There's a picture from Paizo's Pathfinder series of a dwarf LOADED DOWN with weapons and gear to the point where its ridiculous. But hey, have you ever really looked at a character sheet (especially from your earlier days) and pictured how the hell you carried all that??

Ah, good times! :biggrin:

12-22-2008, 12:03 AM
Ral Parth had one "The complete adventurer" Everything including on the very top of the pile, the kitchen sink.

12-22-2008, 02:07 AM
We always used encumbrance.

12-22-2008, 02:46 AM
We always used encumbrance.

Well that figure had it.

I generally find that encumbrance is more trouble than it's worth. My players are experienced and know what is too much.

12-22-2008, 07:46 AM
Speaking of the Bucket Paladin, I played a brief DnD campaign 2 years ago, that a buddy of mine played a character similar. What it was, he played a fighter. Thing is, he never carried a weapon with him. So, if he got into a fight, he would immediately grab the nearest weaponlike object and have at it. It actually got pretty funny, at one point he was using a broom like a weird halberd, against like five ogres.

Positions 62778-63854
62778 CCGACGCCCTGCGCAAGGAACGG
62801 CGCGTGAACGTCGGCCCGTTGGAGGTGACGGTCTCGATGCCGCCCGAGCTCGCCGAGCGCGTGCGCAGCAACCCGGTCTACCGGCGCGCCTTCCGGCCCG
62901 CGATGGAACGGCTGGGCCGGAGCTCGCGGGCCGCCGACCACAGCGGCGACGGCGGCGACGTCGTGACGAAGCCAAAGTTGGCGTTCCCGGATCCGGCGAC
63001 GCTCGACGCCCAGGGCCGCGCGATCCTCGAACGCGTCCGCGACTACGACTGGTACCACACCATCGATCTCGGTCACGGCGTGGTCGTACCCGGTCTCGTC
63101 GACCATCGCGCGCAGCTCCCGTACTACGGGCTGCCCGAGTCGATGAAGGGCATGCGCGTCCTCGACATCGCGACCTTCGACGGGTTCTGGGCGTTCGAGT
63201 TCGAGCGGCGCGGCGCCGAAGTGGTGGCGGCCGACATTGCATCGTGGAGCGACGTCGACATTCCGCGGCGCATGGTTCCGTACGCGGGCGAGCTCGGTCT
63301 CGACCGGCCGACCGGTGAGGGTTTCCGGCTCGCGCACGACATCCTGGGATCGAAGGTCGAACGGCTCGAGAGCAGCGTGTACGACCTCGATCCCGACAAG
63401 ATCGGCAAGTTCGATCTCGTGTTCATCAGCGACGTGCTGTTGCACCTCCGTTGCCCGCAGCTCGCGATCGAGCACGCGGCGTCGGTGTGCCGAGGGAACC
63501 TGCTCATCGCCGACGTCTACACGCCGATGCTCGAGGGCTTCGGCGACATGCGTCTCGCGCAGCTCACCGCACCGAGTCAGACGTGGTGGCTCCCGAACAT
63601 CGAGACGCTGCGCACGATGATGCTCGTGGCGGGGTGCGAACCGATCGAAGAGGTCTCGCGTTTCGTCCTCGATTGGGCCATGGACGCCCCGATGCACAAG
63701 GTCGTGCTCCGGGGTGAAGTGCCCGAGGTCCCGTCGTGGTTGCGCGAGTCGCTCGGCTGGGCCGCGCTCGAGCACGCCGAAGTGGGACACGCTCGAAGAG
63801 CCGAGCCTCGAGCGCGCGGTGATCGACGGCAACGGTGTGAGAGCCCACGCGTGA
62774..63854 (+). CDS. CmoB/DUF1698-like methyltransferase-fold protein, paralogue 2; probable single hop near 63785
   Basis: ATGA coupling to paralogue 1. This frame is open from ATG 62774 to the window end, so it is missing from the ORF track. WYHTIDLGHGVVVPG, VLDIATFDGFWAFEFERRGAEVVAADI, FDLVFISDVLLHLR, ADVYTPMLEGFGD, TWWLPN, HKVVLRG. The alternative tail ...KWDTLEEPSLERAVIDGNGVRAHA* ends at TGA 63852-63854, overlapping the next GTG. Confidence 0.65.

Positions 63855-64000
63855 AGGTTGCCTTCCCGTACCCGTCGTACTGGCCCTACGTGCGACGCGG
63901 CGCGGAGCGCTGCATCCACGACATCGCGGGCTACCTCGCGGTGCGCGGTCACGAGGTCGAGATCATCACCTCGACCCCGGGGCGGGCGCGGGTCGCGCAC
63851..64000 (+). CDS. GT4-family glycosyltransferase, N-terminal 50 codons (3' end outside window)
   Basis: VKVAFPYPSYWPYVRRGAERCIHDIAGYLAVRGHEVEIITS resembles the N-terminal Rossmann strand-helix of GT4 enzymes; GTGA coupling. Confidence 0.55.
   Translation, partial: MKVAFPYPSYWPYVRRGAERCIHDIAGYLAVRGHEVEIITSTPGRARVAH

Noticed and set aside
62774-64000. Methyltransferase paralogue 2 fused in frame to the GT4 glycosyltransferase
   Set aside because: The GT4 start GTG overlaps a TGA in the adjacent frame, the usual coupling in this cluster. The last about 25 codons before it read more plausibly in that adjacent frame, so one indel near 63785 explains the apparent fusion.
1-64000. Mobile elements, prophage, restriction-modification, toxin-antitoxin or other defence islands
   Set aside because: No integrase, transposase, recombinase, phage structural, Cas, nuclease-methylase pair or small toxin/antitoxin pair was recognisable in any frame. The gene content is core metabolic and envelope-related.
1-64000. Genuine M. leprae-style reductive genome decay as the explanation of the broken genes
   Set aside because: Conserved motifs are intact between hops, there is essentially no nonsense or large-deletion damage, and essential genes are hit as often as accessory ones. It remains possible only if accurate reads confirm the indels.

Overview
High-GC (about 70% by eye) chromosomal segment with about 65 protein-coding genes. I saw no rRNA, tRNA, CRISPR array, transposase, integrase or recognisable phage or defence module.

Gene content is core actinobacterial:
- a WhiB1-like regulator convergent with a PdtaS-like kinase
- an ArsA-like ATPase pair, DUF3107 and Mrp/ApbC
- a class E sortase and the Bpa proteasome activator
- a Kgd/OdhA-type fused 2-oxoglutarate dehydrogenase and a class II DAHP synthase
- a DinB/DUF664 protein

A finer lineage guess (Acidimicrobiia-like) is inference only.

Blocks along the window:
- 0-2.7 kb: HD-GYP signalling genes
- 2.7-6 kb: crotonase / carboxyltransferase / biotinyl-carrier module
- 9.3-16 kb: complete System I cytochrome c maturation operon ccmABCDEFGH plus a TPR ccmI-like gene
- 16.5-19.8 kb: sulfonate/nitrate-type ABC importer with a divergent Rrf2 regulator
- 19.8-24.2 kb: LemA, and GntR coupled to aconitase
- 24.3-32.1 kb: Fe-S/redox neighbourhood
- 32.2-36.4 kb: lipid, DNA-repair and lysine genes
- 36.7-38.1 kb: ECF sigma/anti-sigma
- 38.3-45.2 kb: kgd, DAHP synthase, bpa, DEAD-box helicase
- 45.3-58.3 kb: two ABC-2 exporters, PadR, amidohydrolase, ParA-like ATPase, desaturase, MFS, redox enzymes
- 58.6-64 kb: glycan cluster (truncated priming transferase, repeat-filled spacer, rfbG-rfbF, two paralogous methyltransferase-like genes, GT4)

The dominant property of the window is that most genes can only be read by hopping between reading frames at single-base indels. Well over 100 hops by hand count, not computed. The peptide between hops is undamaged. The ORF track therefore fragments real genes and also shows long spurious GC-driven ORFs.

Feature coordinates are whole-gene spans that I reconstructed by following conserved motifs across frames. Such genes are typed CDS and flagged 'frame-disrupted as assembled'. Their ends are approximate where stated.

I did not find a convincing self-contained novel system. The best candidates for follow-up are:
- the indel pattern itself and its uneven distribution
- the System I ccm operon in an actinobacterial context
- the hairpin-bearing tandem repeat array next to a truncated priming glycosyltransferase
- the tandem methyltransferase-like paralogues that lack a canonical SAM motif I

Anyway, he took weird feats, like Weapon Focus (broken bottle). He called this character his "Junk Warrior".

12-22-2008, 10:52 AM
Speaking of the Bucket Paladin, I played a brief DnD campaign 2 years ago, that a buddy of mine played a character similar. What it was, he played a fighter. Thing is, he never carried a weapon with him. So, if he got into a fight, he would immediately grab the nearest weaponlike object and have at it. It actually got pretty funny, at one point he was using a broom like a weird halberd, against like five ogres.